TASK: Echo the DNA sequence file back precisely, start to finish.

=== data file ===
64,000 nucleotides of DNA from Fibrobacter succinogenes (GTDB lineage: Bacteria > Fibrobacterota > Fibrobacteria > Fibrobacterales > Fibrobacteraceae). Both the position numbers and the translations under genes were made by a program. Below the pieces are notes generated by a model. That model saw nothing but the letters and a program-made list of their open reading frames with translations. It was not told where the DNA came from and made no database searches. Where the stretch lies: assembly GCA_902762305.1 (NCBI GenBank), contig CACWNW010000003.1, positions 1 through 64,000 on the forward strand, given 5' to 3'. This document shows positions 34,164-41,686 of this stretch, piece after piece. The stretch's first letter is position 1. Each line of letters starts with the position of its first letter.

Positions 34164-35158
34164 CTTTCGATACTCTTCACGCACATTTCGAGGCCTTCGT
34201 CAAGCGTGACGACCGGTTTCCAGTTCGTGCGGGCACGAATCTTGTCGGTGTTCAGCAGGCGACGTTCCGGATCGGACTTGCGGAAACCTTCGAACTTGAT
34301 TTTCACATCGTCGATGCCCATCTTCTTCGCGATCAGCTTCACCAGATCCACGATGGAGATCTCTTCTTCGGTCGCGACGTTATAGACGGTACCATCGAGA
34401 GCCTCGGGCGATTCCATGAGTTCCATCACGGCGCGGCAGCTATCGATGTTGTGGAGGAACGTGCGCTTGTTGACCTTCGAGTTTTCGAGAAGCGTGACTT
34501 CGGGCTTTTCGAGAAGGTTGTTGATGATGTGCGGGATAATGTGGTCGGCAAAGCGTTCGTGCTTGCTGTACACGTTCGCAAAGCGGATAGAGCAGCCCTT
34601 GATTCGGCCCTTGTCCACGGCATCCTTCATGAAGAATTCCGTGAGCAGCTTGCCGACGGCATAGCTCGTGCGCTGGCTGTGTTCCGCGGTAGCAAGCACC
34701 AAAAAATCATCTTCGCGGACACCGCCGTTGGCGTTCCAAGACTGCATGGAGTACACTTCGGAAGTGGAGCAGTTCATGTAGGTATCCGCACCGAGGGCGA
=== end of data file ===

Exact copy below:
64,000 nucleotides of DNA from Fibrobacter succinogenes (GTDB lineage: Bacteria > Fibrobacterota > Fibrobacteria > Fibrobacterales > Fibrobacteraceae). Both the position numbers and the translations under genes were made by a program. Below the pieces are notes generated by a model. That model saw nothing but the letters and a program-made list of their open reading frames with translations. It was not told where the DNA came from and made no database searches. Where the stretch lies: assembly GCA_902762305.1 (NCBI GenBank), contig CACWNW010000003.1, positions 1 through 64,000 on the forward strand, given 5' to 3'. This document shows positions 34,164-41,686 of this stretch, piece after piece. The stretch's first letter is position 1. Each line of letters starts with the position of its first letter.

Positions 34164-35158
34164 CTTTCGATACTCTTCACGCACATTTCGAGGCCTTCGT
34201 CAAGCGTGACGACCGGTTTCCAGTTCGTGCGGGCACGAATCTTGTCGGTGTTCAGCAGGCGACGTTCCGGATCGGACTTGCGGAAACCTTCGAACTTGAT
34301 TTTCACATCGTCGATGCCCATCTTCTTCGCGATCAGCTTCACCAGATCCACGATGGAGATCTCTTCTTCGGTCGCGACGTTATAGACGGTACCATCGAGA
34401 GCCTCGGGCGATTCCATGAGTTCCATCACGGCGCGGCAGCTATCGATGTTGTGGAGGAACGTGCGCTTGTTGACCTTCGAGTTTTCGAGAAGCGTGACTT
34501 CGGGCTTTTCGAGAAGGTTGTTGATGATGTGCGGGATAATGTGGTCGGCAAAGCGTTCGTGCTTGCTGTACACGTTCGCAAAGCGGATAGAGCAGCCCTT
34601 GATTCGGCCCTTGTCCACGGCATCCTTCATGAAGAATTCCGTGAGCAGCTTGCCGACGGCATAGCTCGTGCGCTGGCTGTGTTCCGCGGTAGCAAGCACC
34701 AAAAAATCATCTTCGCGGACACCGCCGTTGGCGTTCCAAGACTGCATGGAGTACACTTCGGAAGTGGAGCAGTTCATGTAGGTATCCGCACCGAGGGCGA